But we also agreed that anyone who wants to keyword Tone|Comic for all the Events in a text individually can do so. It's allowable, but it's not necessary.


INDEX OF Term2s:

This is meant to help you locate the bigger box (Term1) inside which each Term2 appears. I.e. if I can't remember whether Clothes is a CULTURAL ISSUE or a THEME AND MOTIF, I can look Clothes up below (use Ctrl+F to search down list).


Absence/Loss (THEMES AND MOTIFS)
Age (CULTURAL ISSUES)
Agricultural (ACTIONS)
Agriculture (CULTURAL ISSUES)
Alcohol (CULTURAL ISSUES)
Allusion, Biblical (AESTHETICS)
Allusion, Geographical (AESTHETICS)
Allusion, Historical (AESTHETICS)
Allusion, Literary (AESTHETICS)
Allusion, Mythical (AESTHETICS)
Ambiguity (AESTHETICS)
Ancestral (RELATIONSHIPS)
Animals (THEMES AND MOTIFS)
Appearance (THEMES AND MOTIFS)
Arrivals/Departures (THEMES AND MOTIFS)
Art (THEMES AND MOTIFS)
Atmospheric (ENVIRONMENT)
Auditory (ENVIRONMENT)

Bodily (ACTIONS)
Body (THEMES AND MOTIFS)
Chaos/Order (CULTURAL ISSUES)
Character (CULTURAL ISSUES)
Civic (RELATIONSHIPS)
Commercial (RELATIONSHIPS)
Communication (ACTIONS)
Community (CULTURAL ISSUES)
Class (CULTURAL ISSUES)
Clothes (CULTURAL ISSUES)
Composing (ACTIONS)
Crime (CULTURAL ISSUES)
Cultural Identity (CULTURAL ISSUES)
Death (THEMES AND MOTIFS)
Description (AESTHETICS)
Determinism (THEMES AND MOTIFS)
Diction (AESTHETICS)
Domestic Space (ENVIRONMENT)
Domestic (ACTIONS)

Economic (ACTIONS)
Economical (RELATIONSHIPS)
Economy (CULTURAL ISSUES)
Education (CULTURAL ISSUES)
Emotional (ACTIONS)
Entertainment (CULTURAL ISSUES)
Ethnicity (CULTURAL ISSUES)
Exile (THEMES AND MOTIFS)
Familial (RELATIONSHIPS)
Food (CULTURAL ISSUES)
Friendship (RELATIONSHIPS)
Futility (THEMES AND MOTIFS)
Gender (CULTURAL ISSUES)
Global (CULTURAL ISSUES)
Government (CULTURAL ISSUES)
Group Mentality (CULTURAL ISSUES)
Health and Illness (CULTURAL ISSUES)
Hierarchical (RELATIONSHIPS)
History (CULTURAL ISSUES)
Home (THEMES AND MOTIFS)
Hunting (ACTIONS)

Identity, Cultural (CULTURAL ISSUES)
Identity, Personal (CULTURAL ISSUES)
Inheritance (THEMES AND MOTIFS)
Institutional (RELATIONSHIPS)
Interaction, Private (ACTIONS)
Interaction, Social (ACTIONS)
Intergenerational (RELATIONSHIPS)
Interpretation (AESTHETICS)
Interracial (RELATIONSHIPS)
Interspecies (RELATIONSHIPS)
Intertextuality (AESTHETICS)
Labor (CULTURAL ISSUES)
Land-Use (CULTURAL ISSUES)
Language (AESTHETICS)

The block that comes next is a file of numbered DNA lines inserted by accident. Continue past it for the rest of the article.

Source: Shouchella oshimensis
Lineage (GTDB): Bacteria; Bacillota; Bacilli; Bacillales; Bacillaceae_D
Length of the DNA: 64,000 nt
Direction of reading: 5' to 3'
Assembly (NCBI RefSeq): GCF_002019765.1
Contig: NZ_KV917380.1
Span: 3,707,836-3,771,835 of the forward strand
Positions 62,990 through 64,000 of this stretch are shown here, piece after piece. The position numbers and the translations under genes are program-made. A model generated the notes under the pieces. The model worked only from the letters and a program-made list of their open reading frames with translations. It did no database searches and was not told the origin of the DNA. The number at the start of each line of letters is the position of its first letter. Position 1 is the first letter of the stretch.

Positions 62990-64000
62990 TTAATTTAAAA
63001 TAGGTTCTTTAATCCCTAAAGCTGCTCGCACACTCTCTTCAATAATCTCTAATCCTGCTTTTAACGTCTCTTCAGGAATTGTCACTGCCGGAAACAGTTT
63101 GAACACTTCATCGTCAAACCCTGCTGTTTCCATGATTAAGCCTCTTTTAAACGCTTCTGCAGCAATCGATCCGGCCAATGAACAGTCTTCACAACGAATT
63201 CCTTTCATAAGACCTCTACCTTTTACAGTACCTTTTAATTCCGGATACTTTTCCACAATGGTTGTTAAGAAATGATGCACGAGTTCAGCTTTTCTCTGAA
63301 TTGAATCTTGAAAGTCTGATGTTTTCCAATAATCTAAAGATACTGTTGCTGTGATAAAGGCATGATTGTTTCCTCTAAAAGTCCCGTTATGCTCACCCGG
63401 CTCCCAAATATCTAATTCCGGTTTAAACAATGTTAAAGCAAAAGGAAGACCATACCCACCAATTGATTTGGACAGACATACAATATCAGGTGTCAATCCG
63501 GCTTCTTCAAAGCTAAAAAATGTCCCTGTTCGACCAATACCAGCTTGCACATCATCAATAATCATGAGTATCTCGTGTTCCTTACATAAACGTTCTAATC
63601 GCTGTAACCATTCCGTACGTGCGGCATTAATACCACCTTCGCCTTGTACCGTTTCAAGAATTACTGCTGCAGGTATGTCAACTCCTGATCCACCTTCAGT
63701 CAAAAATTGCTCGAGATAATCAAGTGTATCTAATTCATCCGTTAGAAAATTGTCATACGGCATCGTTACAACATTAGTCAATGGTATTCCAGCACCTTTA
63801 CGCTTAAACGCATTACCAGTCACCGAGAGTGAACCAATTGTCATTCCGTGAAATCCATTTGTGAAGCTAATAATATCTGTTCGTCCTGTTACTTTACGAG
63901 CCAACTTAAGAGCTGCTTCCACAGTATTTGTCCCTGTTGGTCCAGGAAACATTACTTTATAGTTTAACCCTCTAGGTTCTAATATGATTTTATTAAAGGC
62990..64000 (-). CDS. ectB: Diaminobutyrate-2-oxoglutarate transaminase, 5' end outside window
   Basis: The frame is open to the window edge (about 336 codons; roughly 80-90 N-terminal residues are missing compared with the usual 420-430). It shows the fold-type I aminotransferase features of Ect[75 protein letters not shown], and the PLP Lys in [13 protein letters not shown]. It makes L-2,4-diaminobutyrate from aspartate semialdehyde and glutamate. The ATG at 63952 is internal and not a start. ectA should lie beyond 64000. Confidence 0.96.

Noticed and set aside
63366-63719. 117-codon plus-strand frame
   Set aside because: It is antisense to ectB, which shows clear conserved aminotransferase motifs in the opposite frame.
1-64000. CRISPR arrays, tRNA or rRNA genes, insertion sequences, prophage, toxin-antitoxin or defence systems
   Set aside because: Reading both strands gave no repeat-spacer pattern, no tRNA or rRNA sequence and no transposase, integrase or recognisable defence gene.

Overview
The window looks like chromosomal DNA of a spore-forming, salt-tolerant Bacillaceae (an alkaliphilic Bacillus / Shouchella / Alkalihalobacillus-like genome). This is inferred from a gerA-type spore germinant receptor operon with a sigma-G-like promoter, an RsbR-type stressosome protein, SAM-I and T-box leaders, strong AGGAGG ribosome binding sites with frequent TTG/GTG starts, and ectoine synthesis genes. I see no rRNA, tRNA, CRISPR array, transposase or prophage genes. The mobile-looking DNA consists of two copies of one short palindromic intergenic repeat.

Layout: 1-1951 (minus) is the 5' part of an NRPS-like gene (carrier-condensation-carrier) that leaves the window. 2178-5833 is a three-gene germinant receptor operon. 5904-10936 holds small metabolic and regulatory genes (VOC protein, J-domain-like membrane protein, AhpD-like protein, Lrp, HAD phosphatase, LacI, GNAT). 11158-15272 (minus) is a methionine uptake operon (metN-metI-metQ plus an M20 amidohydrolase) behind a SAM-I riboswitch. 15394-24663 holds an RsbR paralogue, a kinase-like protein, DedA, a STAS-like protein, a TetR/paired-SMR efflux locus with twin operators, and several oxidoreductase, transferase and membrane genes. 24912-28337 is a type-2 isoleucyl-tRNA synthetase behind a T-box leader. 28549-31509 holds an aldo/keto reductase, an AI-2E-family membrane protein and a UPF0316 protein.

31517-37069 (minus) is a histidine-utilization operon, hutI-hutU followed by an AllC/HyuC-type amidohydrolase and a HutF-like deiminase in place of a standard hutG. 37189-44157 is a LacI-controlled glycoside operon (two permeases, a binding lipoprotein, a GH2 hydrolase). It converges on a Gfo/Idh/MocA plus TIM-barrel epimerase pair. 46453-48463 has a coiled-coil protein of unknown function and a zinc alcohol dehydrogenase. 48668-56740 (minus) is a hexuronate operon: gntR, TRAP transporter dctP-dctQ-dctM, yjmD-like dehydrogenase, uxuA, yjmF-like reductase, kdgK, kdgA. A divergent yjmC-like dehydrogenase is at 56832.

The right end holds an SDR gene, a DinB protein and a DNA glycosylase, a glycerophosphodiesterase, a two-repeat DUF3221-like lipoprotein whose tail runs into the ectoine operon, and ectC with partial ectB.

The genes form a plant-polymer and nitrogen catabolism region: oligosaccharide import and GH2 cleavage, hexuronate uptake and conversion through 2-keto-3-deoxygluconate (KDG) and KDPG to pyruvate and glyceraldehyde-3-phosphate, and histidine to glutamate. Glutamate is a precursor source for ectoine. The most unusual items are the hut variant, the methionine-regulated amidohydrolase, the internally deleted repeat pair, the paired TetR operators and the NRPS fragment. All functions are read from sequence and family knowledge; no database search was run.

Law (CULTURAL ISSUES)
Legal (ACTIONS)
Marital (RELATIONSHIPS)
Mass Media (CULTURAL ISSUES)
Materialism (CULTURAL ISSUES)
Meaning (THEMES AND MOTIFS)
Media (AESTHETICS)
Memory (THEMES AND MOTIFS)
Mental (ACTIONS)
Metafictions (AESTHETICS)
Migration (CULTURAL ISSUES)
Military (ACTIONS)
Modernity (CULTURAL ISSUES)
Money (THEMES AND MOTIFS)
Morals (THEMES AND MOTIFS)
Movement (ACTIONS)

Naming (THEMES AND MOTIFS)
Narrative (AESTHETICS)
Nationality (CULTURAL ISSUES)
Natural (ENVIRONMENT)
Non-Human (ACTIONS)
Objects (THEMES AND MOTIFS)
Olfactory (ENVIRONMENTS)
Otherworldly (ENVIRONMENTS)
Past (THEMES AND MOTIFS)
Perceptual (ACTIONS)
Philosophical (THEMES AND MOTIFS)
Physical (ACTIONS)
Place (ENVIRONMENT)
Play (ACTIONS)
Politics (CULTURAL ISSUES)
Prejudice (CULTURAL ISSUES)
Progress (CULTURAL ISSUES)
Psychological (THEMES AND MOTIFS)
Public (ENVIRONMENT)

Race (CULTURAL ISSUES)
Recurring Episodes (AESTHETICS)
Recurring Tropes (THEMES AND MOTIFS)
Region (CULTURAL ISSUES)
Religion (CULTURAL ISSUES)
Ritual (CULTURAL ISSUES)
Romantic (RELATIONSHIPS)
Segregation (CULTURAL ISSUES)
Sexual (RELATIONSHIPS)
Sexuality (CULTURAL ISSUES)
Slavery (CULTURAL ISSUES)
Social (RELATIONSHIPS)
Story-Telling (THEMES AND MOTIFS)
Style (AESTHETICS)
Supernatural (THEMES AND MOTIFS)
Symbolism (AESTHETICS)
Technology (CULTURAL ISSUES)
Texts (THEMES AND MOTIFS)
Time (THEMES AND MOTIFS)
Time of Day (ENVIRONMENT)
Time of Year (ENVIRONMENT)
Tone (AESTHETICS)
Typography/Orthography (AESTHETICS)

Values (THEMES AND MOTIFS)
Verbal (ACTIONS)
Violence (CULTURAL ISSUES)
Violent (ACTIONS)
War (CULTURAL ISSUES)
Weather (ENVIRONMENT)
Work (ACTIONS)
Writing (THEMES AND MOTIFS)